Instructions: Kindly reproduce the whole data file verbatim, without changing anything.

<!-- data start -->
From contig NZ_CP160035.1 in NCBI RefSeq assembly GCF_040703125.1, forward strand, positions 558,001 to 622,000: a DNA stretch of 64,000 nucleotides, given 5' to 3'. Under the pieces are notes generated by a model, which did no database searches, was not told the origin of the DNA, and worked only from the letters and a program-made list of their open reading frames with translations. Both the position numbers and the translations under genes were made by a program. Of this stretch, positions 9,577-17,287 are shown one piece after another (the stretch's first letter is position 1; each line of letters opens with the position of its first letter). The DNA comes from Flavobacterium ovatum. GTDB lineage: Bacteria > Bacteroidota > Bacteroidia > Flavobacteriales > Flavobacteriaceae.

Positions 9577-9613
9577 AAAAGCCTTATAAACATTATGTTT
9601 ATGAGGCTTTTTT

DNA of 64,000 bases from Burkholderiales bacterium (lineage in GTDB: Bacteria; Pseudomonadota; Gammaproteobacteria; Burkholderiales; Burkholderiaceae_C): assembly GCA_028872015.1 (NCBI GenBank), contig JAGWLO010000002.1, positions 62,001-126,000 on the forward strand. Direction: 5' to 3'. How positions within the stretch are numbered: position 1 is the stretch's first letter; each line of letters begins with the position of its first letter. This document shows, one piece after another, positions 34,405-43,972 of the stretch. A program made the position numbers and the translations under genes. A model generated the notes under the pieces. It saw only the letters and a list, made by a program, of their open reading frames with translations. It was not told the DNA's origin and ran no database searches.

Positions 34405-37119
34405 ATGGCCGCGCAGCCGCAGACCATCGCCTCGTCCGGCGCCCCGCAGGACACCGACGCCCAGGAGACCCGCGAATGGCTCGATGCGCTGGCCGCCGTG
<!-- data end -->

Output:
From contig NZ_CP160035.1 in NCBI RefSeq assembly GCF_040703125.1, forward strand, positions 558,001 to 622,000: a DNA stretch of 64,000 nucleotides, given 5' to 3'. Under the pieces are notes generated by a model, which did no database searches, was not told the origin of the DNA, and worked only from the letters and a program-made list of their open reading frames with translations. Both the position numbers and the translations under genes were made by a program. Of this stretch, positions 9,577-17,287 are shown one piece after another (the stretch's first letter is position 1; each line of letters opens with the position of its first letter). The DNA comes from Flavobacterium ovatum. GTDB lineage: Bacteria > Bacteroidota > Bacteroidia > Flavobacteriales > Flavobacteriaceae.

Positions 9577-9613
9577 AAAAGCCTTATAAACATTATGTTT
9601 ATGAGGCTTTTTT

DNA of 64,000 bases from Burkholderiales bacterium (lineage in GTDB: Bacteria; Pseudomonadota; Gammaproteobacteria; Burkholderiales; Burkholderiaceae_C): assembly GCA_028872015.1 (NCBI GenBank), contig JAGWLO010000002.1, positions 62,001-126,000 on the forward strand. Direction: 5' to 3'. How positions within the stretch are numbered: position 1 is the stretch's first letter; each line of letters begins with the position of its first letter. This document shows, one piece after another, positions 34,405-43,972 of the stretch. A program made the position numbers and the translations under genes. A model generated the notes under the pieces. It saw only the letters and a list, made by a program, of their open reading frames with translations. It was not told the DNA's origin and ran no database searches.

Positions 34405-37119
34405 ATGGCCGCGCAGCCGCAGACCATCGCCTCGTCCGGCGCCCCGCAGGACACCGACGCCCAGGAGACCCGCGAATGGCTCGATGCGCTGGCCGCCGTG